News Release

Food web flexibility through time

Peer-Reviewed Publication

PNAS Nexus

Species’ contributions to network rewiring


Species’ contributions to network rewiring. For each spider species or prey operational taxonomic unit, the maximum value of contributions to network rewiring effects [max(∆𝛽RW,𝑖 ′)] is represented by vertex (node) size within the meta-network. Among the spiders, Oxyopes sertatus and Argiope bruennichi showed the highest contributions to network rewiring. Likewise, among the prey, operational taxonomic units of Chironomus (H_0042) and Homidia (H_0046) displayed the highest levels of contributions to network rewiring. The thickness of edges (links) indicates prey detection counts. Network ordination was optimized with the ForceAtlas2 algorithm.

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Credit: Toju et al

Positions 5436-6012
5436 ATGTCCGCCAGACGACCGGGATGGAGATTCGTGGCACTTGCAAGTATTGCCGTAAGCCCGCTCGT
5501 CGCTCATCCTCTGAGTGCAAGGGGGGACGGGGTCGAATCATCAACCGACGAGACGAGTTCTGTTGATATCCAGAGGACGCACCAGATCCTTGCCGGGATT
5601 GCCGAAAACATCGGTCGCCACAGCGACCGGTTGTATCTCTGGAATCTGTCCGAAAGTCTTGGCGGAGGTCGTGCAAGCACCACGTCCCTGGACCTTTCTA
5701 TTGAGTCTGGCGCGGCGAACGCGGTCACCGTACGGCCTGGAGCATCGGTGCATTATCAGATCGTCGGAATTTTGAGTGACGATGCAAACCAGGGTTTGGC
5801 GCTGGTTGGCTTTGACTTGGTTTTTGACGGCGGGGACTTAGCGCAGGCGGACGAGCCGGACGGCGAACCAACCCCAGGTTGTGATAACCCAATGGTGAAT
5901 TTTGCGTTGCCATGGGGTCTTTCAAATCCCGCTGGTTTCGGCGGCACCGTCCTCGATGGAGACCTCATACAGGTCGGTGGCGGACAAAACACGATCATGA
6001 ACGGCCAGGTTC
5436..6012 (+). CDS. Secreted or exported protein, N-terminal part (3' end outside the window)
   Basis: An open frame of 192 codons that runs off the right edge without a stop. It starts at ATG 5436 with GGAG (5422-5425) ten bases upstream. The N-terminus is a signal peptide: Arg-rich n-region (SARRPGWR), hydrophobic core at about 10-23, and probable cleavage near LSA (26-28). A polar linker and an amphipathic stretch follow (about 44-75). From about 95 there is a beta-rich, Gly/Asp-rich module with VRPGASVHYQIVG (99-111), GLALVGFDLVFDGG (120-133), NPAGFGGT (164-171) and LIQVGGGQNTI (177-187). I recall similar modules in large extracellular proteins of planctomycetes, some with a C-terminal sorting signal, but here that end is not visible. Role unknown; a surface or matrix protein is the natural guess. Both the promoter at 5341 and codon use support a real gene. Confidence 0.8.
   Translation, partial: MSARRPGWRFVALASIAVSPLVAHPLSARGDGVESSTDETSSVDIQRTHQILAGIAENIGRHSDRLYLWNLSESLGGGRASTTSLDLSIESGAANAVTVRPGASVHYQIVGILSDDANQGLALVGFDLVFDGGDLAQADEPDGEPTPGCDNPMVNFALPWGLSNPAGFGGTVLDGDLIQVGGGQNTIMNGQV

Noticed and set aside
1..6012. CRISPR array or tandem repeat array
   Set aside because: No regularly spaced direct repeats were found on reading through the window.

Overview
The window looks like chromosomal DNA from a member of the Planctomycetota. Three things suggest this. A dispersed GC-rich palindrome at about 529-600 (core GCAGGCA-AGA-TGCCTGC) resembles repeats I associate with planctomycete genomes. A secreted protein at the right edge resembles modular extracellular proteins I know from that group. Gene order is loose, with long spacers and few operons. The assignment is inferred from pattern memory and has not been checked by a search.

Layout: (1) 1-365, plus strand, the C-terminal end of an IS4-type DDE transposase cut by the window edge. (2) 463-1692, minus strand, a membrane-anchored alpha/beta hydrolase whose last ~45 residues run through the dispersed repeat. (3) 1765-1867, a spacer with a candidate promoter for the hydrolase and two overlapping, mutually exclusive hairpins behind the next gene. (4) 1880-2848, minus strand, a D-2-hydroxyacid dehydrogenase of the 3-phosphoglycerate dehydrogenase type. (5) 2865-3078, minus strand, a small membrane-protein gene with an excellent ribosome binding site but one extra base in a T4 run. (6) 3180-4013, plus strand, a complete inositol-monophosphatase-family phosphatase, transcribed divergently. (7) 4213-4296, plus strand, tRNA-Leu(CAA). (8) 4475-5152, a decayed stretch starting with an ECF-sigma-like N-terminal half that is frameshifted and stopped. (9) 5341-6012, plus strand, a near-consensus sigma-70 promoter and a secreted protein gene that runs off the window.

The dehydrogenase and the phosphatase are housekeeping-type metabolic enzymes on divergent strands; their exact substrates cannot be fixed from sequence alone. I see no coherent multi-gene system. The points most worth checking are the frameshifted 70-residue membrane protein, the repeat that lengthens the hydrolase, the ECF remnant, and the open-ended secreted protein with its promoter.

A theoretical experiment characterized the network architecture of a species-rich ecosystem over 8 months. Predator–prey interaction networks play a key role in structuring ecosystems, but ecological research has often treated such networks as static, despite the broadly accepted understanding of ecosystems as dynamic. Hirokazu Toju and colleagues followed the complex food webs between 50 predatory spider species and 974 prey species, including midges, springtails, mosquitoes, and aphids, for eight months. The studied ecosystem is a warm-temperate grassland located at the Center for Ecological Research at Kyoto University, Japan. In a previous study, spiders were collected by sweeping with an insect net for a few days each month. Then the spiders’ prey was identified by DNA metabarcoding of spiders’ gut contents. The network created from this data shifted between consecutive months from April to November. Some species left, others appeared, and—most impactfully—some predators switched prey. In the current study, the authors use these data to create a framework for identifying which species contribute to the flexibility of the overall network architecture, species which they designate as “network coordinators.” Network coordinators, such as the sit-and-wait predatory spider Oxyopes sertatus and the web-weaving spider Argiope bruennichi, can shift to new relationships in response to biotic or abiotic environmental changes, and thus offer a measure of stability to the network as a whole. Detritivore prey such as nonbiting midges (Chironomus) and springtails (Homidia) also showed high contributions to network flexibility, suggesting that a stable above-ground ecosystem may rely on the stability of the soil ecosystem beneath it. According to the authors, ecology must consider the dynamism of networks if the discipline hopes to understand mechanisms determining community stability—an important question for those who might want to conserve ecosystems as they weather the unprecedented environmental changes of the Anthropocene. 

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